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Complicity in Post-1945 Literature: Theory: Politics, Aesthetics

Kelly, Adam and Norman, Will, eds. (2019) Complicity in Post-1945 Literature: Theory: Politics, Aesthetics. Comparative Literature Studies, 56 (4). ISSN 0010-4132. (The full text of this publication is not currently available from this repository. You may be able to access a copy if URLs are provided) (KAR id:78056)

The full text of this publication is not currently available from this repository. You may be able to access a copy if URLs are provided. (Contact us about this Publication)


This special issue will explore the relationship between post-1945 literature and the problem of complicity. Complicity, derived from the Latin complicare – to fold together – is a state of entanglement with harmful acts over which one has little or no direct control. We take as our starting point the proposition that complicity became a distinctive historical problem after 1945 in Europe, the United States and their colonial territories. Since that period, the problem of complicity has had increasingly significant implications for the practice of ethics, politics and law, as well as for literary and aesthetic production. The articles collected here all address the question of how states of complicity can be represented in literary and visual media, as well as how acts of representation themselves become entangled in complicitous relationships.

Public debate about complicity arose in the immediate postwar in response to questions of Holocaust guilt, wartime collaboration, totalitarianism and mass society. As Hannah Arendt argued in her 1945 essay, “Organized Guilt and Universal Responsibility,” the postwar subject faced a historically unprecedented dilemma: “if all are guilty, nobody in the last analysis can be judged.” The first four papers in this issue grapple with the intellectual and aesthetic implications of this proposition by engaging directly with the fallout from Nazism and the Holocaust in, respectively, the United States, Germany, France and Poland. In the second half of the issue, the remaining four papers take up the aesthetics and politics of complicity in more contemporary literary works in French and South African literature, as well as in digital media and cinema. These all address the ways in which historical questions of complicity persist into the present, whether in the context of anti-Semitism or colonial violence.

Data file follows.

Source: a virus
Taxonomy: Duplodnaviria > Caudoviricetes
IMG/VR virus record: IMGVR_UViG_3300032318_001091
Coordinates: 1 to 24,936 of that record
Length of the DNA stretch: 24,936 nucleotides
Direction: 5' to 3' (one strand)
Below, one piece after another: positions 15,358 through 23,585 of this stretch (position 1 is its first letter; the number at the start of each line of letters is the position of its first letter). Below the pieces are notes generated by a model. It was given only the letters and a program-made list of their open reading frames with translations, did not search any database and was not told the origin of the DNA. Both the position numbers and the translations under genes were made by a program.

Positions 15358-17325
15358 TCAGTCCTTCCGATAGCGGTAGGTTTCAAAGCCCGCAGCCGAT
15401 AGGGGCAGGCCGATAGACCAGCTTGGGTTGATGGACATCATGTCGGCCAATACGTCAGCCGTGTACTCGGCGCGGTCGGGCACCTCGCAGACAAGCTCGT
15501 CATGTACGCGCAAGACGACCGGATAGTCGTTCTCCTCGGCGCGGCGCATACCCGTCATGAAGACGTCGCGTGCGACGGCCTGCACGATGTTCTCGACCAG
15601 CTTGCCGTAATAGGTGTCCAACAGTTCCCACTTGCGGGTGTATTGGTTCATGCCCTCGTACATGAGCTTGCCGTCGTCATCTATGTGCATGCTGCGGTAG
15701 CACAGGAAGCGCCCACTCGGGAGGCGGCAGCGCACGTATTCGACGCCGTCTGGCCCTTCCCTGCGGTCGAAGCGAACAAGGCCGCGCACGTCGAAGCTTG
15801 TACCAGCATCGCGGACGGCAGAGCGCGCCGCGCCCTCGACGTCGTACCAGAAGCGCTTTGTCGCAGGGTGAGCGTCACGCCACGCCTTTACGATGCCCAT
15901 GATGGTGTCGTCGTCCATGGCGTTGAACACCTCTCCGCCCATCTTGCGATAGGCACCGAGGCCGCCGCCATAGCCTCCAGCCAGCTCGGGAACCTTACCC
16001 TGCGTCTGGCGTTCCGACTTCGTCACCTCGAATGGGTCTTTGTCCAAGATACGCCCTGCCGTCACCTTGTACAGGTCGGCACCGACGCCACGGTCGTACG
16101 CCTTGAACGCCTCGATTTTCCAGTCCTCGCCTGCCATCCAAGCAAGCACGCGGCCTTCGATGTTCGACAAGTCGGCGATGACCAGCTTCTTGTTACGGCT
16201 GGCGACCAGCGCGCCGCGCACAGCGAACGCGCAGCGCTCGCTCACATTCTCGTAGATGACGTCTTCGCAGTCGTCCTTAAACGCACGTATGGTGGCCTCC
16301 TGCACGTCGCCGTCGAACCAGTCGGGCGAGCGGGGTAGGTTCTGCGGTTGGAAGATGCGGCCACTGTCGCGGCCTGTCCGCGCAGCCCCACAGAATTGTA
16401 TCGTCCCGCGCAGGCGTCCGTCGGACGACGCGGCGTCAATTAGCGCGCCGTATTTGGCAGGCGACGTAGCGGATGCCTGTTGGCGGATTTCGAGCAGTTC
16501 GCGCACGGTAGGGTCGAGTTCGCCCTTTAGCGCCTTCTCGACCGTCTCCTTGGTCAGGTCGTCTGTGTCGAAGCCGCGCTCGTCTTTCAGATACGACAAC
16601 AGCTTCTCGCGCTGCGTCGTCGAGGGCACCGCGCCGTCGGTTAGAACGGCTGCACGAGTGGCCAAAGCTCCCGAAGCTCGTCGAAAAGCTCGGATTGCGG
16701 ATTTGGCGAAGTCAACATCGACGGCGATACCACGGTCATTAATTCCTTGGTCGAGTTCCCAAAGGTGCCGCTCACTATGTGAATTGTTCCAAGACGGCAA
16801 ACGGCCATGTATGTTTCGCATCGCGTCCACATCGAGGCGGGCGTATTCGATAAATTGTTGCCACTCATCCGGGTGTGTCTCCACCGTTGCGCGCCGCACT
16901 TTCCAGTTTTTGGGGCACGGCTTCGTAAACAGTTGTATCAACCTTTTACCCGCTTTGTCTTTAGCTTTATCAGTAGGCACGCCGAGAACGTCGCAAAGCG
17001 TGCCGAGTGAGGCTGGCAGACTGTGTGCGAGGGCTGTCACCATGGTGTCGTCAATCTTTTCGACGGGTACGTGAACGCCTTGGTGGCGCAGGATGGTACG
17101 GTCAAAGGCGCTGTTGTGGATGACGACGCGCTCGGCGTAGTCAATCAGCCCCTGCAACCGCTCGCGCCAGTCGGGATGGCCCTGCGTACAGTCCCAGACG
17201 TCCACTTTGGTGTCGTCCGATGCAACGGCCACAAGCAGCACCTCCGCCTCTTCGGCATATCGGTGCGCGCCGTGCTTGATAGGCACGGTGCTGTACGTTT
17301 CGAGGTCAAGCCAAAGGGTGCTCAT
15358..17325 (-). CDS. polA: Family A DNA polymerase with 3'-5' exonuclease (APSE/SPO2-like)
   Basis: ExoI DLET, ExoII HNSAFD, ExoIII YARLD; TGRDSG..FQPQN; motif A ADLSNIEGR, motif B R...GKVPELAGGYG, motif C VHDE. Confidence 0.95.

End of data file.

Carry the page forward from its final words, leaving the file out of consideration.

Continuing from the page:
The study of complicity in postwar literature and the arts can be traced back to the work of Theodor Adorno, and his reflections in Negative Dialectics on the impasse facing scholars of culture after Auschwitz, when “whoever pleads for the preservation of a radically culpable and shabby culture turns into its accomplice, while those who renounce culture altogether immediately promote the barbarism, which culture reveals itself to be.” Adorno necessarily provides a shared point of reference throughout this collection, but our contributors’ argumentative strands take up the challenge issued by a more contemporary turn in literary scholarship on complicity, exemplified in the work of Mark Sanders (2002), Naomi Mandel (2006) and Debarati Sanyal (2015). This is the challenge of interrogating anew the perceived negativity of complicity and of reconceptualising it as carrying a latent positive charge. In these essays, complicity emerges as a polyvalent idea that may contain within it the potential for future forms of solidarity as well as new, insightful models of the relationship between the aesthetic and the political. Understood as a whole, the collection makes the case that not only is the analysis of complicity necessary for the understanding of a range of postwar literature and culture, but also that comparative literary study offers considerable new insights into the interdisciplinary topic of complicity in its legal, political and philosophical dimensions. The collection shows how literary texts, as well as certain works of cinema and photography, are distinctively attuned to the difficulties faced in representing and articulating complicity. These include complicty’s provisionality in relation to ethical judgment, its constitutively tangled structure, and its tendency to assume nebulous forms such as traces, residues, spectres or atmospheres. In this way, the collection makes a landmark intervention in the field of complicity studies, which reflects on its recent development and articulates its critical power for the future.

Item Type: Edited Journal
Subjects: P Language and Literature > PN Literature (General) > PN851 Comparative Literature
Divisions: Divisions > Division of Arts and Humanities > School of English
Depositing User: Will Norman
Date Deposited: 29 Oct 2019 21:38 UTC
Last Modified: 01 May 2020 15:14 UTC
Resource URI: (The current URI for this page, for reference purposes)

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